Conflict Alerts # 29, 19 February 2020
In the news
The high-powered committee constituted to implement Clause 6 of the Assam Accord has completed its report and is awaiting the Home Minister’s response now.
The report was finalized on 17 February 2020. According to the committee, they have recommended that 1951 must be the cut-off year to define the indigenous people of Assam. It also suggested the introduction of Inner Line Permit (ILP) in Assam to curb the influx of migrants outside the state.
Issues at large
The committee was constituted by the Home Ministry and is led by Justice (retired) Biplab Sharma. It was formed in July 2019 and was given six months to complete its report.
The primary issues are the following: first, the problem of National Register for Citizens (NRC) persists as the Home Ministry is unhappy with the outcome. They want another exercise to define the “indigenous” people so that the illegal immigrants can be sorted out from the indigenous population.
Second, the Assamese are still protesting, in a democratic manner, against the Citizenship Amendment Act (CAA) as they fear of losing their cultural and political identity along with opportunities of job and services.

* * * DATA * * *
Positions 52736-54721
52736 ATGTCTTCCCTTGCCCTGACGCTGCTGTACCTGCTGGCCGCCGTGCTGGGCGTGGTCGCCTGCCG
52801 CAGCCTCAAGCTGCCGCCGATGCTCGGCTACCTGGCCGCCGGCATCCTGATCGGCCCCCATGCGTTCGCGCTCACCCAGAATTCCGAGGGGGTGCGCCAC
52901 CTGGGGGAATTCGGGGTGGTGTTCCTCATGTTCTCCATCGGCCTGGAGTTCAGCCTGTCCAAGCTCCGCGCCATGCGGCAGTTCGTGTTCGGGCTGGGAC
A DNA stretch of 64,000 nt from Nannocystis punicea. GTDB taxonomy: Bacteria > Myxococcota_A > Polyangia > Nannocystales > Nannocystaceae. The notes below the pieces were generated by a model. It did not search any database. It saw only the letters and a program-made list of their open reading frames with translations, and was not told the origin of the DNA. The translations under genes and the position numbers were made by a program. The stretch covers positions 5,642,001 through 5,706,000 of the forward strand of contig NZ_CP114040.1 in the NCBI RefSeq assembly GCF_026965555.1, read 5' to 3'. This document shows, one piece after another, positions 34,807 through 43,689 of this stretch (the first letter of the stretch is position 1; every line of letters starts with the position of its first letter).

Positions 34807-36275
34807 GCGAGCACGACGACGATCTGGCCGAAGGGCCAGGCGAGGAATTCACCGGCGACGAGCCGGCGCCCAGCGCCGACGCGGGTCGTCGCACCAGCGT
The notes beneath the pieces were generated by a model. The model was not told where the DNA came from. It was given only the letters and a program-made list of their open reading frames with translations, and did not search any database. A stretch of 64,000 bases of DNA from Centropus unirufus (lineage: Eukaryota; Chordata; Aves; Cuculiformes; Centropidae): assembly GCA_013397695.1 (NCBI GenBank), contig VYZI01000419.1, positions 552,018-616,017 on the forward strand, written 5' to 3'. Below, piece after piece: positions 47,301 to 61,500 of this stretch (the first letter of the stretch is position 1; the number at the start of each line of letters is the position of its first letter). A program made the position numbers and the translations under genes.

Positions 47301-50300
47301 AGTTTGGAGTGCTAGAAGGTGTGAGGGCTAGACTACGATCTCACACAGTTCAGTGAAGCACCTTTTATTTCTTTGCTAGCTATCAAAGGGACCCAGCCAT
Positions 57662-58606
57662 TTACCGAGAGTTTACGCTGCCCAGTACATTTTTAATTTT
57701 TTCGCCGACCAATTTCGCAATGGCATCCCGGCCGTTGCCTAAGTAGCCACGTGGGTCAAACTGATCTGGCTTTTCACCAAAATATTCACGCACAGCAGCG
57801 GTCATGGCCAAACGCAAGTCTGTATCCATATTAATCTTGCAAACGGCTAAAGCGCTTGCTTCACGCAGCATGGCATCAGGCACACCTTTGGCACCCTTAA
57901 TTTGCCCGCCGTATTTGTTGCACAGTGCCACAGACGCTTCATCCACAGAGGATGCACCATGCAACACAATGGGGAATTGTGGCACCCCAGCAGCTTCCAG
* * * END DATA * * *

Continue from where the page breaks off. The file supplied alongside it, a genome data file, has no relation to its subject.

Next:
Third, the term “indigenous” is sensitive to describe the people of Assam. Because of the exclusion of many from the NRC as they were not able to produce official documents of their land rights, around 19 lakh Assamese who claim their nativity are in a phase of uncertainty.
First, the report clarifies that Assam will not be exempted from the Citizenship Amendment Act (CAA), but the indigenous people will have their political and land rights protected. It will only be effective if seat reservations are acknowledged and restrictions on land transfer introduced.
Second, senior officials accept that the implementation of ILP will affect the economy as trade and businesses will suffer. At the same time, they understand the importance of border protection and are hopeful that they would be able to implement the vigilance strictly.
Third, this report may not see the light of the day if the government finds it unnecessary to place it in front of the Parliament. If it is accepted, then it would affect the lives of many. The non-acceptability of the report is highly probable.